Narrative Identity: Being Your Own Author of Second Chance

As human beings, we perceive life stories differently, regardless of its nature.  Everyday experiences shape the way we see the world, the way we see others, and the way we see ourselves. In major life events especially, this perception is accelerated, creating a dramatic process of formation of narrative identity. Narrative Identity as defined by McLean and Pasupath (2014, p. 1846) is an identity that is developed from “the ability to integrate the past and present into a life story.” Narrative identity development is a known research method to analyse how one’s life changes construct their identity overtime. This particular field of study becomes increasingly important when researchers recognise its value, especially when studying individuals who are faced with significant challenges or trauma in their lives.

When we as individuals often encounter difficulties, and unfortunately more often than we want, trauma (both physically and mentally). These dramatic events disrupt our everyday-life cohesive patterns that we constantly (and unconsciously) build. However, there may just be a light at the end of the tunnel.

Looking from a positive perspective, the silver linings of these trauma can be more useful than we think. As scholar Jennifer L. Pals suggests, “difficult emotional experiences also may be understood as providing the potential for a second chance to construct narrative identity, an opportunity to reconstruct oneself in an improved, healthier, and transformed manner that opens up new possibilities for the quality, meaning, and trajectory of one’s life.” (Pals 2006, p. 102). This means that, even though experiencing emotional and physical pain can potentially change the course of our lives, we still have the possibility to become our own authors of second chance.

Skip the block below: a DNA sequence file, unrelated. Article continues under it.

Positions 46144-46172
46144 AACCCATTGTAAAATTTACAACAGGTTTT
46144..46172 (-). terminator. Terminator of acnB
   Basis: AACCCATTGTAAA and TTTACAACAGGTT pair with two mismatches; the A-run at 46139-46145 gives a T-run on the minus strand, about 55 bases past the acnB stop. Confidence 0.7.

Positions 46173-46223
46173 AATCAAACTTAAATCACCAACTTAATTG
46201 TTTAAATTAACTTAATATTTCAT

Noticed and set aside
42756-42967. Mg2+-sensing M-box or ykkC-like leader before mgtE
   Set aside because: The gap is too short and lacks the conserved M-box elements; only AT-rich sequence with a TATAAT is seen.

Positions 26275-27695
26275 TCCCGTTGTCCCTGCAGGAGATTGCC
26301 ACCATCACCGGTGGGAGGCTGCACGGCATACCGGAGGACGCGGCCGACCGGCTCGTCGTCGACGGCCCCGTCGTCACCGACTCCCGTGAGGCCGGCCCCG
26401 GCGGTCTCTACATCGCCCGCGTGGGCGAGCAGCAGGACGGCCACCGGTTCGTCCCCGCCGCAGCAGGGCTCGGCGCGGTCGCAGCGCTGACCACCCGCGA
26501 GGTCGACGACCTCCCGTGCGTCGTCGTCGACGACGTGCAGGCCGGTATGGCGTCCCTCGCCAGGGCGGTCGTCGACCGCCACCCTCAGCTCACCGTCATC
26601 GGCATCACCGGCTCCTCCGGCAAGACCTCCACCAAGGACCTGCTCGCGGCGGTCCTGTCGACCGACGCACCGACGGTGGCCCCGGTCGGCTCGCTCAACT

Survivors of deathly physical injuries often feel that they are ‘given’ a second chance. While the belief of the existence of a ‘higher power’ at play is habitually necessary for some, people’s reaction to having a difficult past differs from one to another. Some find it exceptionally hard to recover, especially those who are recovering from depression and severe anxiety, that they often give up on trying to be positive at all. However, there are many cases where people living with disabilities have high level of spirit that they manage to oversee their physical disadvantages and have a more appreciative attitude towards little things in life. Researchers Foslund, Jansson, Lundblad, and Soderberg (2017) conducted a research on survivors of Out-of-Hospital Cariac Arrest (OHCA), and found that their research subjects had adopted a positive outlook on life after the unfortunate events of their lives.

It is important to realise that despite what life throws at us, we are still the authors of our own life stories. As long as we are still alive, our life chapters are still being written, and how you want your life to be, is completely up to you. Indeed, a second chance is the way we, ourselves, perceive what is happening in our lives. By producing our own second chance, we take control and adapt a more positive way of seeing the world.

The article is written by Sienny Thio .She is crossing borders national coordinator for Indonesia.

 Reference List

  • Ann-Sofie Foslund, Jan-Håkan Jansson, Dan Lundblad, Siv Soderberg (2017) A Second Chance at Life: People’s Lived Experiences of Surviving Out-of-Hospital Cardiac Arrest, Scandinavian Journal of Caring Sciences.
  • Jennifer L. Pals (2006) Authoring a Second Chance in Life: Emotion and Transformational Processing Within Narrative Identity, Research in Human Development, 3:2-3, 102.

Kate C. McLean & Monisha Pasupath (2014) Narrative Identity, Encyclopaedia of Adolescence, 1846-1847.

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